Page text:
Whenever a group of giant corporations control or collude on pricing in a sector, business or industry such as railroads, airlines, steel, computers, telecommunications, silver or the Internet, bad things will undoubtedly ensue. This is the reason for Anti-Trust laws in America.
Inside the international, global scope of the Internet, regulating these cabals becomes much trickier. And on the web, there are few more tightly-knit online businesses than travel; early start-up businesses tended to cluster around this online transaction because the travel industry was an obvious early online landing zone to reduce costs and increase convenience to busy travelers through online shopping, pricing and booking.
Of course, we now have dominant online travel incumbents--relatively mature businesses called Online Travel Agents (OTAs)--like Expedia (NASDAQ: EXPE; started by Microsoft but sold off), Travelocity (owned by Sabre Holdings, the American Airlines' creation and former market dominant distribution system), Orbitz (NYSE: OWW), Opodo (founded by European airlines including British Air, Air France and many others), Hotwire (an "operating company" of Expedia), Priceline (NASDAQ: PCLN) and others who effectively dominate the emerging industry much more than Carnegie or Rockefeller ever did theirs.
Note anything interesting about these incumbent OTAs? That's right; most were started by one behemoth corporation or another trying to establish a toll-booth on the online travel booking highway.
Though there's an incestuous thread running through the founding of most OTAs, Expedia is an attention-grabbing example of the grotesque and nefarious evolution of these dominant digital organisms that seem to operate with impunity and a blatant disregard for anti-trust laws. Started by Microsoft (anti-trust investigation, anybody?), Expedia was then suspiciously sold-off. What the Wikipedia entry on Expedia neglects to mention is that Expedia also owns Hotels.com, ClassicVacations.com and TripAdvisor.com. Is this worrisomely anti-competitive? I'd vote yes.
Just like Rockefeller was doing to small gas stations, these gigantic, well-entrenched online creatures can put smaller, independent travel businesses right out of business if they don't want to pay 35% of their revenues to these avaricious OTAs.
In yet another analogy to old 'John D,' OTAs also wield an inordinate amount of power over the entire industry food-chain, where their operations clearly fit into the definition of "anti-competitive practices," particularly when it comes to the "price fixing," "exclusive dealing" and "limit pricing" areas of our laws.
Take hotels for instance. Almost overnight in the mid to late 1990s, hotels were literally forced to list their rooms on the OTAs and let them virtually have their way with them in terms of onerous commissions, fees and other cuts the OTAs take for listing the rooms on their sites.
It was after 9/11, that the OTAs really muscled-in on the travel industry by seizing control in the three most crucial areas of any enterprise: inventory, distribution and pricing.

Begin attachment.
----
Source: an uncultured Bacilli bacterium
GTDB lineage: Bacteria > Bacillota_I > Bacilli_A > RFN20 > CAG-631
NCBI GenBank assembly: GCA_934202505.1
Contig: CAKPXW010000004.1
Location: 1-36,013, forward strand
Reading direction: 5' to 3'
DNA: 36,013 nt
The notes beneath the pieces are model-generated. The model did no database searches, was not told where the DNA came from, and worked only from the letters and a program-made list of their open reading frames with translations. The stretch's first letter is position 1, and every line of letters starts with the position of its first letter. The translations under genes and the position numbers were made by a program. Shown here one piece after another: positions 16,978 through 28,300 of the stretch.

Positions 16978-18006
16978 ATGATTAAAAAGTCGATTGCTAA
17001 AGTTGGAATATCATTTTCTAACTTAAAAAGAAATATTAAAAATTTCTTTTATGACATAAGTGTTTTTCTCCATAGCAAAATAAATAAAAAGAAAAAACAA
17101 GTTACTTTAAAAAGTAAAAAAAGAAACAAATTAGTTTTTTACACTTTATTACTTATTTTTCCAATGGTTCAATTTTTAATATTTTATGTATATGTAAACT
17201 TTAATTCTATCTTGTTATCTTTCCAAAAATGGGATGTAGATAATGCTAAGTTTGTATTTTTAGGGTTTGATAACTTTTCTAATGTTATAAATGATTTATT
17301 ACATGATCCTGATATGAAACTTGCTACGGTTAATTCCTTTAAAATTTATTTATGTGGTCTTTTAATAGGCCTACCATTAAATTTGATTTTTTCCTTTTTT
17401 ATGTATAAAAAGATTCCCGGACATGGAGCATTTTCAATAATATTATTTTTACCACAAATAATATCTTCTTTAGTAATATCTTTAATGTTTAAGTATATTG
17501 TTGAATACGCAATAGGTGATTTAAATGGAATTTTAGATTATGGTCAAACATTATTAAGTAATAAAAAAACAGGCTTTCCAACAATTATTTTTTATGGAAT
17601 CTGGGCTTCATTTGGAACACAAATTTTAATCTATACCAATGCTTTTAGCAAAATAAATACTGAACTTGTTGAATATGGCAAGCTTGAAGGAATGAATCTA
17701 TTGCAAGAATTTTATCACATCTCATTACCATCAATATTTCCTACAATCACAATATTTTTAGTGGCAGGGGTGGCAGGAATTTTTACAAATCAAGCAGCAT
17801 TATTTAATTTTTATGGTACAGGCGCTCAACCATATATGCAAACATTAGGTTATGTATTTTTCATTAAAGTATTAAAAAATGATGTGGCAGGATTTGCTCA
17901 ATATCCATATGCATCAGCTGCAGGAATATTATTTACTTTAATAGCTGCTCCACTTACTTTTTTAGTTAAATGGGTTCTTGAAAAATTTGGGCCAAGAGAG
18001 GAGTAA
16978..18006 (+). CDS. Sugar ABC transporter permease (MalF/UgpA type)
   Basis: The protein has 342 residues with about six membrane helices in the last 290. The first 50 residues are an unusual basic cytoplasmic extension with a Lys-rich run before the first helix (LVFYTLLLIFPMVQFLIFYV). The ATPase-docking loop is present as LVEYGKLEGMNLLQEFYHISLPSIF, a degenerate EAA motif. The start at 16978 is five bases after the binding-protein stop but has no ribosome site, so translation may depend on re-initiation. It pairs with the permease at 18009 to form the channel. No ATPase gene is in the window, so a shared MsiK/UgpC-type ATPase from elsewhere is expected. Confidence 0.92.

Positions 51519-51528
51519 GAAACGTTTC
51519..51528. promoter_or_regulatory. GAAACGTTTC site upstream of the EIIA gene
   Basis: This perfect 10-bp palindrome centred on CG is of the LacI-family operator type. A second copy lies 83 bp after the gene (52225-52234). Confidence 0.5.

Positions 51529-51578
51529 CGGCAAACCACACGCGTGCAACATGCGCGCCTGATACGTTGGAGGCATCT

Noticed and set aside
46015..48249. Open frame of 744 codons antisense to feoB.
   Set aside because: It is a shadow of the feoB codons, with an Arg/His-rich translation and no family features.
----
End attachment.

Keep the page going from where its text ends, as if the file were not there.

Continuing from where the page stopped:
Through their 'land-grab' domination of the Internet, these OTAs exert total domination over the entire traditional travel sector including the airlines, hotels, cruises and rental cars all of whom used to have some influence over their own destiny but now cannot even set their prices where they want without getting a menacing 'nasty-gram' from an OTA.
Now, the OTAs would undoubtedly respond with some claptrap about providing an 'important distribution service' or their suppliers 'having a choice' about working with them but it's simply not true.
Even the big hotel chains felt threatened enough to have to participate because they knew that soon enough, few online customers would be going to their Hilton, Hyatt or Sheraton websites directly anymore but would be channeled through many of these big, monopolistic OTAs' websites instead. A comprehensive turnaround of billions of dollars of revenue this was; and the customer (and their personal data) wasn't even owned by the hotels anymore but owned in every way possible by the OTA--who don't hesitate to hold the customer hostage.
But don't just take my word for this ghastly situation; listen in on some of the industry conversations.
I stumbled upon an online academic survey which intrigued me. Entitled "The Impact of OTAs on Hotels," I corresponded with the progenitor, Farhan Malik, an MBA student in Thailand. While his results are not all in, they will probably not favor OTAs. Malik, also owns his own hotel has a vested interest in gauging the level of hotel-owner animus to their OTA controllers.
Not to miss out on the conversation, the "Hotel Professionals Worldwide" group on LinkedIn has a thread called "Hotels vs. OTAs: Whose side are you on?" This further confirms the bombastic positioning of the OTAs in the larger Online Travel industry.
This situation is just plain wrong.
Sometimes, one way fairness can be installed in a 'gold-rush' environment is to create an exchange or stock market type trading center which tends to level the playing field for smaller players and protects the consumer too.